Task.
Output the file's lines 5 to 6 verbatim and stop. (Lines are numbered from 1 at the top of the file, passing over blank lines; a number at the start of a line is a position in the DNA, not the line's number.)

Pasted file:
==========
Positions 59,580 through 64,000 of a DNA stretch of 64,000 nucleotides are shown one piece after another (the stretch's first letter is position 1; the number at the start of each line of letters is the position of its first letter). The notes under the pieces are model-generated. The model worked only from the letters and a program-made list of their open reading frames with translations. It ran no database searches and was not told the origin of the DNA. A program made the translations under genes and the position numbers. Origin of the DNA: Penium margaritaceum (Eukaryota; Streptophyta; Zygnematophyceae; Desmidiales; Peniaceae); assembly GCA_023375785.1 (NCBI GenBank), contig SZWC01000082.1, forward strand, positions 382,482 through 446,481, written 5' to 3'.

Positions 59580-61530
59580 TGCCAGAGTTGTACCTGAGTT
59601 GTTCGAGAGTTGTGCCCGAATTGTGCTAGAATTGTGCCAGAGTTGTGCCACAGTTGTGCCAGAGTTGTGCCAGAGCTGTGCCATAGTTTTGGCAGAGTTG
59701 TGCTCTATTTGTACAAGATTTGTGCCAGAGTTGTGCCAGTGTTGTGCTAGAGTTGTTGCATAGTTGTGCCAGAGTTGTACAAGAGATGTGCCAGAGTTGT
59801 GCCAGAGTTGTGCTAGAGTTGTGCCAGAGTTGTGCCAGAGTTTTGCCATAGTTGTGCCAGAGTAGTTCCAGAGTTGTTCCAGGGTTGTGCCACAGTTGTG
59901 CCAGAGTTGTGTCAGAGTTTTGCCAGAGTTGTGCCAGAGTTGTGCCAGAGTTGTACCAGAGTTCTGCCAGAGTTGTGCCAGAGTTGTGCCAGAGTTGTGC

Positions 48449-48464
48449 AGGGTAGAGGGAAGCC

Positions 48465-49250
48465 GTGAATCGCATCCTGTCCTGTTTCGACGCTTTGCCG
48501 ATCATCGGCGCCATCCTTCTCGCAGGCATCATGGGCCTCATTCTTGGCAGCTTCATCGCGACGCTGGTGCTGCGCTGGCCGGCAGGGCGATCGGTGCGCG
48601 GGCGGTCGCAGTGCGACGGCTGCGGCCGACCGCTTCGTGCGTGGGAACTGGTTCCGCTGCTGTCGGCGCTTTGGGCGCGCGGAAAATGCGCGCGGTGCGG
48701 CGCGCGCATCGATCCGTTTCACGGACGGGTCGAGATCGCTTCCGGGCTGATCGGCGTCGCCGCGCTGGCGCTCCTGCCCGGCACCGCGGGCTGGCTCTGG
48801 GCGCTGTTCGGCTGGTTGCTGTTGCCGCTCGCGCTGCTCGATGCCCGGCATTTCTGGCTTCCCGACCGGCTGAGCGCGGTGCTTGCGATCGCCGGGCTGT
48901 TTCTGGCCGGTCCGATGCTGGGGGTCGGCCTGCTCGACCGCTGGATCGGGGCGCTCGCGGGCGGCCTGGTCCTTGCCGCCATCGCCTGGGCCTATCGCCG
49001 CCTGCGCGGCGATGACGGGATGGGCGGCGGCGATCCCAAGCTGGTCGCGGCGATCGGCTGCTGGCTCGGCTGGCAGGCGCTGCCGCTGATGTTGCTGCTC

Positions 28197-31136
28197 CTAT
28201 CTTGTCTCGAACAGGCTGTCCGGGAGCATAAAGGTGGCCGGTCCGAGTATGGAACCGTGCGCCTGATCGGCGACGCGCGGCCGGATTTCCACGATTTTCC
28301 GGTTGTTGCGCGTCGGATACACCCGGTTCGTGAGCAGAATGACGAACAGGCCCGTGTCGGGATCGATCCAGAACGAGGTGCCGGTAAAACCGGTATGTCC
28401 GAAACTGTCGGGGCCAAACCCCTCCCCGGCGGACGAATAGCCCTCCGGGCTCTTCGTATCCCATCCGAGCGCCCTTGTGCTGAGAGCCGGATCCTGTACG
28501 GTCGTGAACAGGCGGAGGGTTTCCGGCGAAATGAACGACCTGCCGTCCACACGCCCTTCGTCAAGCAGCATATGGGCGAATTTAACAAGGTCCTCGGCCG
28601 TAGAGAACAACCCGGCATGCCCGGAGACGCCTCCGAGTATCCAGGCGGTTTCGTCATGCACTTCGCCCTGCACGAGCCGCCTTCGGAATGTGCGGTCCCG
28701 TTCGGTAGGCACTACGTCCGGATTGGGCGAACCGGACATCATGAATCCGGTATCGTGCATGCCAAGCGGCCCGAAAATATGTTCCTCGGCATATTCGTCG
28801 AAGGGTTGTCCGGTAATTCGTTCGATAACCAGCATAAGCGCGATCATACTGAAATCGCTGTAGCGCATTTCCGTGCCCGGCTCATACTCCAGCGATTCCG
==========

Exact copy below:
59701 TGCTCTATTTGTACAAGATTTGTGCCAGAGTTGTGCCAGTGTTGTGCTAGAGTTGTTGCATAGTTGTGCCAGAGTTGTACAAGAGATGTGCCAGAGTTGT
59801 GCCAGAGTTGTGCTAGAGTTGTGCCAGAGTTGTGCCAGAGTTTTGCCATAGTTGTGCCAGAGTAGTTCCAGAGTTGTTCCAGGGTTGTGCCACAGTTGTG